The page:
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I'm reading the "handbook of the mixing engineer" and in the chapter 6 /adding effects I find

ROBOT VOICE Use sharp cutoff filters, slight pitch shift, and then deep flange to make the sound more metallic. Doubling is optional. Then, most importantly, use the voice as an external key to gate SMPTE code in time with the voice. Mix in the gated code gently.

What does this mean?

  • Which bit don't you understand, 'gate' or 'SMPTE code' ? – Tetsujin Jan 14 '17 at 13:57
  • i know what gate and key are. I suppose i also have an idea about what SMPTE code is. I can't understand how to "gate the SMPTE code". – user16328 Jan 14 '17 at 14:38
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SMPTE is a timecode which is used to sync Tape machines with other tape machines , or Tape machines with computers etc.

When we record analog we keep 1 channel where we call it SMPTE.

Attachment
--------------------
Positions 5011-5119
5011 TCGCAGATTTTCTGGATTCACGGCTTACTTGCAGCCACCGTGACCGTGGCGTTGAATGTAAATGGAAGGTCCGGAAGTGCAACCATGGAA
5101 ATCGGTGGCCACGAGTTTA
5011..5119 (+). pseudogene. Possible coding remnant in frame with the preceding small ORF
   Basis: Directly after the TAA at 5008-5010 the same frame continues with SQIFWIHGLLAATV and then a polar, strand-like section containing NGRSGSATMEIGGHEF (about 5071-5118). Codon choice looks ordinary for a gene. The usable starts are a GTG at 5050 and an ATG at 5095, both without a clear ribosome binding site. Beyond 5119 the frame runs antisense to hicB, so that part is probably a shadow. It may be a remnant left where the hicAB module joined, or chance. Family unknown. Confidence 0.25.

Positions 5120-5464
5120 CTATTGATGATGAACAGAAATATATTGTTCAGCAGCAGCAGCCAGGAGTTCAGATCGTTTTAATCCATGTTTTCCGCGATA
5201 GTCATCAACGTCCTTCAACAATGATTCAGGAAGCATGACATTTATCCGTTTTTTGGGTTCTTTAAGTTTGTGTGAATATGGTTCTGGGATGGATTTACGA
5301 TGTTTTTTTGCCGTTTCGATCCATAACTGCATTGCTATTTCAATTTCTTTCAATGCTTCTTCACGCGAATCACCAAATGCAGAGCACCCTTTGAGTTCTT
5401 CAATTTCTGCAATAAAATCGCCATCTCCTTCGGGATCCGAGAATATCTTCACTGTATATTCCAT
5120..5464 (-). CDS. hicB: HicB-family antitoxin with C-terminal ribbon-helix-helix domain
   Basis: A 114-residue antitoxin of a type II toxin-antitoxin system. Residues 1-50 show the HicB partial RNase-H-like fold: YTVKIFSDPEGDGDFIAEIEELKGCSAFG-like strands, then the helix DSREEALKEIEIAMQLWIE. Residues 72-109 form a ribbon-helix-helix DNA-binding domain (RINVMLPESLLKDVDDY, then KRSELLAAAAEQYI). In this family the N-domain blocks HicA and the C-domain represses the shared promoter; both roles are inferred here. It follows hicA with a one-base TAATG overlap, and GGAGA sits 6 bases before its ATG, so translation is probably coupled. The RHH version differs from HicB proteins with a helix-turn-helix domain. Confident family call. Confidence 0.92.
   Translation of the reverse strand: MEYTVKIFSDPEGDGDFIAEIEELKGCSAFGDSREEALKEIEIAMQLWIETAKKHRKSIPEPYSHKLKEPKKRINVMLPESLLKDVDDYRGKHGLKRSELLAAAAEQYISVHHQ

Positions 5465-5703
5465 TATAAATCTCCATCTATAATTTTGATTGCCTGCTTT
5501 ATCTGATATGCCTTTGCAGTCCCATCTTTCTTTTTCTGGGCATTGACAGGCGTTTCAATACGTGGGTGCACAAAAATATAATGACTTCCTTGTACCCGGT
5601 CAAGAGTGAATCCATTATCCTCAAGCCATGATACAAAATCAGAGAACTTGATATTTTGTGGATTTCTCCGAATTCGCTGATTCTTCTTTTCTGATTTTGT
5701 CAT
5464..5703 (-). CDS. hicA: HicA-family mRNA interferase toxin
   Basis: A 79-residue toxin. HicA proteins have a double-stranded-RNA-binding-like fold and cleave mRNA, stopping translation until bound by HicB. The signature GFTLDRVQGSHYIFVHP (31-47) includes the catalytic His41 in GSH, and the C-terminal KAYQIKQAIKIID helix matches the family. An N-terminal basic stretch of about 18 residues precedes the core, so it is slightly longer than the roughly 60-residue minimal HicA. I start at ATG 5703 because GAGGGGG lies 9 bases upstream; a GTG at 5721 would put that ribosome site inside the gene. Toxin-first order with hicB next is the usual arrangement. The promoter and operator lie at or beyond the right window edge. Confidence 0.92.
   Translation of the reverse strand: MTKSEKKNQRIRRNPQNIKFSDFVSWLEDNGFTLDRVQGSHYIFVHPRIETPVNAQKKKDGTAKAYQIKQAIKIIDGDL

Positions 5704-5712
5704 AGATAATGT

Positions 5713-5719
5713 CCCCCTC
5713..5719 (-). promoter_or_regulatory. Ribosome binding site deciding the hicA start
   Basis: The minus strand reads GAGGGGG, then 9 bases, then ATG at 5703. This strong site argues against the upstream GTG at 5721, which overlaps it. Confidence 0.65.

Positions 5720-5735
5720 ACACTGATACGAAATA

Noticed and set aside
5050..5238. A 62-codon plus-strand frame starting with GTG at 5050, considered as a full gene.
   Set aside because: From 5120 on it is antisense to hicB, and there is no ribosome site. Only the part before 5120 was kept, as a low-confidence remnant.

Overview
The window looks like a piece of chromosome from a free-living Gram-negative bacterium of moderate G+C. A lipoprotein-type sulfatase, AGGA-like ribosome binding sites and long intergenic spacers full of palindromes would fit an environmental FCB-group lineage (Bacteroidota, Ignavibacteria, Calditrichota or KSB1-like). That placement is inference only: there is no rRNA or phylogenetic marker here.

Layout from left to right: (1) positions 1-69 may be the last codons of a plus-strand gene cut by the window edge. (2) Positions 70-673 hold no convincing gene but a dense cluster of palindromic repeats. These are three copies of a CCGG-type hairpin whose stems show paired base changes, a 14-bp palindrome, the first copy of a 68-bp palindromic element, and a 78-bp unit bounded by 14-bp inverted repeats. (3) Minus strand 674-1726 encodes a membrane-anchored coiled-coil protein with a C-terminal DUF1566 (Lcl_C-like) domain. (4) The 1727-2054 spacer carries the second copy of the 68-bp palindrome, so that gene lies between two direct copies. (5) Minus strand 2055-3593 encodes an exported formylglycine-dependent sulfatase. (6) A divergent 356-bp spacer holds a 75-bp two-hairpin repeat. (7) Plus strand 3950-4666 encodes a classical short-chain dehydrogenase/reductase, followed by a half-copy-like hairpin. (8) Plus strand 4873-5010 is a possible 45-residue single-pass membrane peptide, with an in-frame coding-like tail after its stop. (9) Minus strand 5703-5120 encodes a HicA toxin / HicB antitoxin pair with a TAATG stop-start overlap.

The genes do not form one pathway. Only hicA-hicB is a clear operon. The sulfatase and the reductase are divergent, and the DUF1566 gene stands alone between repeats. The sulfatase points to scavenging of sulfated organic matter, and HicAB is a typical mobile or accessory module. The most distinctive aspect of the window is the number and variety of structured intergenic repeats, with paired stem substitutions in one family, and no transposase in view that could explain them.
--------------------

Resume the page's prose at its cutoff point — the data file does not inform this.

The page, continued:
So as you'd imagine SMPTE actually has a sound. This is how it sounds like

So what's described in the handbook is the following procedure.

  1. Take 2 Console channels (1st has the voice)

  2. Take a SMPTE Code generator and put it to the 2nd channel.

  3. Gate the channel with the running code so you hear nothing.(Set the gate to EXTERNAL or EXT KEY)

  4. Use the vocal track as KEY to the Gate and set the Threshold so as it opens and closes with the voice. (side-chain style). This will let the SMPTE Code be heard only when the voice "exists" in the mix.

  5. Then you have 2 signals playing together , the Flanged vocals , and the SMPTE Code , well simply mix them!

Old recording/mixing books are FULL of tricks, i've read and put to test most of them.

This here shows a point where studio gear exploitation meets creativity. For 99% of the studios SMPTE Code was just a machine.Here it's used as an effect! Great stuff!

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    +1 - Envelope follower might work too, for a bit of variety. – Tetsujin Jan 14 '17 at 16:58

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